Last summer we celebrated the 50th anniversary of the Rolling Stones.
Now Keith Richards and Mick Jagger and the rest of the band are rocking in their 51st year. The Stones just put the finishing touches on a European tour and they will play shows in Australia and New Zealand in the fall.
Hope for a ceasefire in the Middle East ended today as Israel resumed airstrikes in Gaza. Palestinian officials say more than 190 people have been killed by Israeli airstrikes so far. At least four Israelis have been seriously injured since the violence flared.
The ceasefire had been brokered by Egypt. The Israeli attacks resumed after Hamas militants continued to fire rockets into Israel.
From Gaza City, the BBC’s Rushdi Abualouf gives Here & Now’s Meghna Chakrabarti a view from the ground.
Today we’re listening to summer oldies with DJ Mike Haile, more commonly known by his DJ moniker “Mike in the Morning,” at WHMS in Champaign-Urbana, Illinois. Here & Now’s Jeremy Hobson used to listen to him when he was growing up in the area.
Nadine Gordimer, a South African author who won the Nobel Prize for novels that explored the cost of racial conflict in apartheid-era South Africa, has died at the age of 90. The African National Congress declares they have lost an “unmatched literary giant.”
Gordimer wrote in startling detail about the poverty and institutionalized racism that blacks faced under the apartheid system. But it wasn’t politics that moved her to write. Rather, Gordimer once noted that it was learning to write that sent her “falling, falling through the surface of the South African way of life.”
“On Stage” is our look at what’s happening on the boards across the country, from comedy shows to celebrations of slices of American life.
Today, we turn to the Colorado Black Arts Festival, kicking off in Denver today. The festival features three full stages with jazz, blues, reggae and gospel music, as well as traditional African drumming and dance.
Will Lautzenheiser, a former teacher at Boston University, had just started teaching film at Montana State University three years ago when he lost all four limbs to a group A streptococcal infection.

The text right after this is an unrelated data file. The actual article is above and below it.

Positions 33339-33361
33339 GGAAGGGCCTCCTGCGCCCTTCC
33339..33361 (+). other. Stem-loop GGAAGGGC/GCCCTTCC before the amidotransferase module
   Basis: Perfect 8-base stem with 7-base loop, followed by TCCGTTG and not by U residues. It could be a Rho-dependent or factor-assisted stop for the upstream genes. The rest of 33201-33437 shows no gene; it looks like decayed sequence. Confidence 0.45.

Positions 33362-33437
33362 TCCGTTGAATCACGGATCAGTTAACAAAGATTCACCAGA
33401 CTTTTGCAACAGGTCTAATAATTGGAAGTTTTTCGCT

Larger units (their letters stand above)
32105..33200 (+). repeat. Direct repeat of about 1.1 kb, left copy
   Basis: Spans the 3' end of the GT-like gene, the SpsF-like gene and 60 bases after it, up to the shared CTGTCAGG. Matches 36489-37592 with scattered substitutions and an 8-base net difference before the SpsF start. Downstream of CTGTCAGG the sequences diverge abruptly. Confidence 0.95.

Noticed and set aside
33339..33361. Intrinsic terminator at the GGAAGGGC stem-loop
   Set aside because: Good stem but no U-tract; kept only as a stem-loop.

It was shattering for Will, but also for his identical twin Tom Lautzenheiser. Now, Brigham and Women’s Hospital in Boston has given the OK to a rare, still experimental double arm transplant for Will.
Crude oil shipments by rail increased by more than 80 percent, nationally, last year. Most of it is coming from the Bakken oil fields of North Dakota. That crude is more flammable than other types of oil, and has been shown to catch fire and explode when trains derail.
More than 15 trains of Bakken oil move through some parts of the Northwest each week, en route to refineries and terminals in Washington and Oregon.
The Battle of Wanat is one of the bloodiest battles of the war in Afghanistan. Nine American soldiers were killed and more than two dozen were wounded when hundreds of insurgents assaulted the Army outpost they were building in Waygal Valley on July 13, 2008. It was just after 4 o’clock that morning when the American soldiers were blasted with machine guns, rocket propelled grenades and hand grenades.
When author Cammie McGovern’s oldest son was diagnosed with autism, she looked for an outlet where he could be with other children with similar difficulties. That led her to form the group “Whole Children,” an after-school and weekend program for children with disabilities.
Now, a decade later, those kids spurred her to write the new young adult novel “Say What You Will” (excerpt below).
Citigroup and the Justice Department are reportedly closing in on a $7 billion deal that would settle allegations that the bank sold shoddy mortgages in the run up to the 2008 financial crisis.
The deal is expected to be announced in the next week and comes after months of tense negotiations between the bank and government officials — negotiations that became so tense that in June, the Justice Department threatened to sue if the bank did not agree to the government’s proposed penalty.